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Figure 1.141. The father of die same infant also had increased finger creases. He was otherwise normal and had no problems. The thenar crease normally circles the base of the thenar eminence, extending distally to between the thumb and index fingers. The distal palmar crease traverses the palm beneadi the last three fingers, beginning at the ulnar edge of the palm and curving distally to exit between the middle and index fingers. The proximal palmar crease may be less well defined. It begins over the hypothenar eminence and normally extends parallel to the distal crease to exit near or fuse with the distal portion of die thenar crease.

Bridged Palmar Crease

Figure 1.143. This infant has decreased creases in both the fingers and the palm due to lack of fetal movement. Absence of normal flexion creases invariably signifies inadequate movement of the underlying joints. Changes in die palmar crease include the single palmar crease (simian crease) and the bridged palmar crease (Sydney line) in which there is an extension of the proximal transverse crease which reaches the ulnar border of die hand and the medial edge of the palm between the index and middle fingers.

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Werdnig Hoffmann Syndrom

Figure 1.144. Lack of fetal movement is seen in acute infantile spinal atrophy (Werdnig-Hoffmann disease). Lack of normal development of the finger creases is due to lack of fetal movement early in gestation. On the left, note the position of comfort of the fingers with deep depression in the palm shown on the right.

Figure 1.144. Lack of fetal movement is seen in acute infantile spinal atrophy (Werdnig-Hoffmann disease). Lack of normal development of the finger creases is due to lack of fetal movement early in gestation. On the left, note the position of comfort of the fingers with deep depression in the palm shown on the right.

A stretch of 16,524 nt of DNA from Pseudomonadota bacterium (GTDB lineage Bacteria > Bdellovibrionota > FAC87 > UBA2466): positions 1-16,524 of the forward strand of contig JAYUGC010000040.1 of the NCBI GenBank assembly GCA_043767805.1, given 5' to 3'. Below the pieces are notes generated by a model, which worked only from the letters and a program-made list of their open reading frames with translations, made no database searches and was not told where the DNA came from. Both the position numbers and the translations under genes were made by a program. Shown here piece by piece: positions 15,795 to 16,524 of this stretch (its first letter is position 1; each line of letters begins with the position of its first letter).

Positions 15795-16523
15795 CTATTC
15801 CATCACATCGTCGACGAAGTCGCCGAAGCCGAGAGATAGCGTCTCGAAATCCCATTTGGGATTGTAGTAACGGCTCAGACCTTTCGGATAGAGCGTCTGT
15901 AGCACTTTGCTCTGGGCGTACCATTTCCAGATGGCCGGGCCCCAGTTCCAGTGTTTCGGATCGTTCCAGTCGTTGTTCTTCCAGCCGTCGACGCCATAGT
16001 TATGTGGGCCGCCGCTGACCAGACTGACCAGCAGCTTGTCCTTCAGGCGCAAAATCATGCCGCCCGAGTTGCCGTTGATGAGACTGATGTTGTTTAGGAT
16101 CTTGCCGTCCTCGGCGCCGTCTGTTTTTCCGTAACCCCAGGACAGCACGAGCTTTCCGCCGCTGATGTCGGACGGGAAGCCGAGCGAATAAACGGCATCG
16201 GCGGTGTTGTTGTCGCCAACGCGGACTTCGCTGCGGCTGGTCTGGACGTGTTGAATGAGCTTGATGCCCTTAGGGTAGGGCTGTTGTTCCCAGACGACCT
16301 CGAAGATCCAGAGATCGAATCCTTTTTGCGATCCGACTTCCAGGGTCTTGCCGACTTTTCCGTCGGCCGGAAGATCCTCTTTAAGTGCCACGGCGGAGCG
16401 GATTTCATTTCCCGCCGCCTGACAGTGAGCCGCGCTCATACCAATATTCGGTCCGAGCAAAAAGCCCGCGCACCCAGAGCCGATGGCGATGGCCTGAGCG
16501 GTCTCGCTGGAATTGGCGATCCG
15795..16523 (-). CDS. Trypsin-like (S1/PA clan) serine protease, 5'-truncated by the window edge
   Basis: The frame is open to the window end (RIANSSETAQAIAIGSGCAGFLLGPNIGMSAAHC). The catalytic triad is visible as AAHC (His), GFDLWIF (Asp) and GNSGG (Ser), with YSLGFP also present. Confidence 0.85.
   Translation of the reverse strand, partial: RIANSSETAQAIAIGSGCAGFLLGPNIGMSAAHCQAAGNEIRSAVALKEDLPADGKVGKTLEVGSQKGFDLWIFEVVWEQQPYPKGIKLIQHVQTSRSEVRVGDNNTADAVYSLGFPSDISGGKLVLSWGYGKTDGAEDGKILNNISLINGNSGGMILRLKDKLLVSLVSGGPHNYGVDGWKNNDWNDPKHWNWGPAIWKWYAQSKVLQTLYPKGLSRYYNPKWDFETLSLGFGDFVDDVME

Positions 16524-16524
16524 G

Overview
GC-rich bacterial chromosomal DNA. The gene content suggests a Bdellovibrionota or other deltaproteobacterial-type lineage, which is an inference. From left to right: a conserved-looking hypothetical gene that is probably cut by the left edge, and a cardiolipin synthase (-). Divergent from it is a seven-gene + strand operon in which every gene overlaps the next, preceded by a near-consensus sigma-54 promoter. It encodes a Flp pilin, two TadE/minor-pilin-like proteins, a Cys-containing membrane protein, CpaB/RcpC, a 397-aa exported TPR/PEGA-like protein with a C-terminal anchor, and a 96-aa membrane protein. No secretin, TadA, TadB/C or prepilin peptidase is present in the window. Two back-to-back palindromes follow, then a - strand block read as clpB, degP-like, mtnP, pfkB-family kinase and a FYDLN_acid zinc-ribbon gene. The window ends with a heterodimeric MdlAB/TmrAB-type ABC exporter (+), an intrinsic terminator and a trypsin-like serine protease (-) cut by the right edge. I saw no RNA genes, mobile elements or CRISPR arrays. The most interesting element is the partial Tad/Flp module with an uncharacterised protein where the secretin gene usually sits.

Amyotonia CongenitaCurly Toes Syndrome

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Figure 1.145. Lack of creases of the palm and fingers in an infant with amyotonia congenita.

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Hypoplastic Dermal Ridges

Figure 1.146. Hypoplastic (absent or sparse) dermal ridges and absence of flexion creases on the fingers and palms are seen in this infant with the fetal akinesia sequence (Pena-Shokeir phenotype).

Pena Shokeir Phenotype

Figure 1.147. This infant with arthrogryposis multiplex congenita shows the lack of palmar and finger creases due to lack of fetal movement before the 10th to 12th weeks of gestation.

Figure 1.148. Arthrogryposis multiplex congenita in this infant shows the contractures which occur in this condition. They are usually symmetrical and involve all four extremities but may involve only the upper or lower limbs. There is muscular hypotonia, generalized thickening of the skin with dimpling, and hip subluxation; and bilateral talipes equinovarus, opisthotonos and scoliosis of die spine are common.

Figure 1.148. Arthrogryposis multiplex congenita in this infant shows the contractures which occur in this condition. They are usually symmetrical and involve all four extremities but may involve only the upper or lower limbs. There is muscular hypotonia, generalized thickening of the skin with dimpling, and hip subluxation; and bilateral talipes equinovarus, opisthotonos and scoliosis of die spine are common.

Talipes Calcaneovalgus

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Figure 1.149. Contracture of the hand in an infant with arthrogryposis multiplex congenita.

Figure 1.150. Contracture of the lower extremity in the same infant. These infants commonly have bilateral talipes equinovarus.

Figure 1.149. Contracture of the hand in an infant with arthrogryposis multiplex congenita.

Arthrogryposis Multiplex Congenita

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Joint Dimpling
Figure 1.151. Dimples at the knee in an infant with arthrogryposis multiplex congenita. Normally dimples at a joint are of no significance, but they may occur with contractures and lack of movement as in this infant.

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Responses

  • Christin
    What is curly toe syndrome?
    11 months ago
  • Barry
    Is wiggling toe syndrome curable?
    9 months ago
  • ahmad
    What is palmar and plantar creases?
    4 months ago